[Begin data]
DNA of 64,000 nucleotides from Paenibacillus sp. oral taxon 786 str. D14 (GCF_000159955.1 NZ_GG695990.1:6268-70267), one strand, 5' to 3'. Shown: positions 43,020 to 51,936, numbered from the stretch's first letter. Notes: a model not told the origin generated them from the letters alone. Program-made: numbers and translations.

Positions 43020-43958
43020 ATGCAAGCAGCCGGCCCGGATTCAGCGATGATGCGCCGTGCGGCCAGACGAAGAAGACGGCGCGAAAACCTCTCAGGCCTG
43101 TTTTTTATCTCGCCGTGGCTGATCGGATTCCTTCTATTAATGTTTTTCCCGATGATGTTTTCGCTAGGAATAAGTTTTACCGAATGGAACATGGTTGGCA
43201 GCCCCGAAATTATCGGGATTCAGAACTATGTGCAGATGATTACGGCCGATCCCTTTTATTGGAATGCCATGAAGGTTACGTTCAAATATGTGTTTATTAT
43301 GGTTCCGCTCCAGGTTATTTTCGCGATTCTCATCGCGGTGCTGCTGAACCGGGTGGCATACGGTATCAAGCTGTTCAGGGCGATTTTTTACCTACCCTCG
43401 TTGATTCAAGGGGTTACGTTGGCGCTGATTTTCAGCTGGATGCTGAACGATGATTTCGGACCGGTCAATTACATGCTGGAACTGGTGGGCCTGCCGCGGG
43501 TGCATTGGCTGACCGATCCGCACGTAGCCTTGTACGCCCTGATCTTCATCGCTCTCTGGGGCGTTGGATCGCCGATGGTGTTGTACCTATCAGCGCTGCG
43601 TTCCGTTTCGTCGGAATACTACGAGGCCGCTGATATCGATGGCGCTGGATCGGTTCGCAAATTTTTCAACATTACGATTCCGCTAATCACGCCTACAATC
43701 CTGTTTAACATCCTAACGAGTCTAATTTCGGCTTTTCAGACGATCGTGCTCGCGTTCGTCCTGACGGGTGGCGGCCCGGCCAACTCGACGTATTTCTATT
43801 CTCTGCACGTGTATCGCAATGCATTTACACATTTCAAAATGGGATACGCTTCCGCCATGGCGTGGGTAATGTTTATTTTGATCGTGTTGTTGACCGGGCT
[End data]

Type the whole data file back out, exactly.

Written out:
DNA of 64,000 nucleotides from Paenibacillus sp. oral taxon 786 str. D14 (GCF_000159955.1 NZ_GG695990.1:6268-70267), one strand, 5' to 3'. Shown: positions 43,020 to 51,936, numbered from the stretch's first letter. Notes: a model not told the origin generated them from the letters alone. Program-made: numbers and translations.

Positions 43020-43958
43020 ATGCAAGCAGCCGGCCCGGATTCAGCGATGATGCGCCGTGCGGCCAGACGAAGAAGACGGCGCGAAAACCTCTCAGGCCTG
43101 TTTTTTATCTCGCCGTGGCTGATCGGATTCCTTCTATTAATGTTTTTCCCGATGATGTTTTCGCTAGGAATAAGTTTTACCGAATGGAACATGGTTGGCA
43201 GCCCCGAAATTATCGGGATTCAGAACTATGTGCAGATGATTACGGCCGATCCCTTTTATTGGAATGCCATGAAGGTTACGTTCAAATATGTGTTTATTAT
43301 GGTTCCGCTCCAGGTTATTTTCGCGATTCTCATCGCGGTGCTGCTGAACCGGGTGGCATACGGTATCAAGCTGTTCAGGGCGATTTTTTACCTACCCTCG
43401 TTGATTCAAGGGGTTACGTTGGCGCTGATTTTCAGCTGGATGCTGAACGATGATTTCGGACCGGTCAATTACATGCTGGAACTGGTGGGCCTGCCGCGGG
43501 TGCATTGGCTGACCGATCCGCACGTAGCCTTGTACGCCCTGATCTTCATCGCTCTCTGGGGCGTTGGATCGCCGATGGTGTTGTACCTATCAGCGCTGCG
43601 TTCCGTTTCGTCGGAATACTACGAGGCCGCTGATATCGATGGCGCTGGATCGGTTCGCAAATTTTTCAACATTACGATTCCGCTAATCACGCCTACAATC
43701 CTGTTTAACATCCTAACGAGTCTAATTTCGGCTTTTCAGACGATCGTGCTCGCGTTCGTCCTGACGGGTGGCGGCCCGGCCAACTCGACGTATTTCTATT
43801 CTCTGCACGTGTATCGCAATGCATTTACACATTTCAAAATGGGATACGCTTCCGCCATGGCGTGGGTAATGTTTATTTTGATCGTGTTGTTGACCGGGCT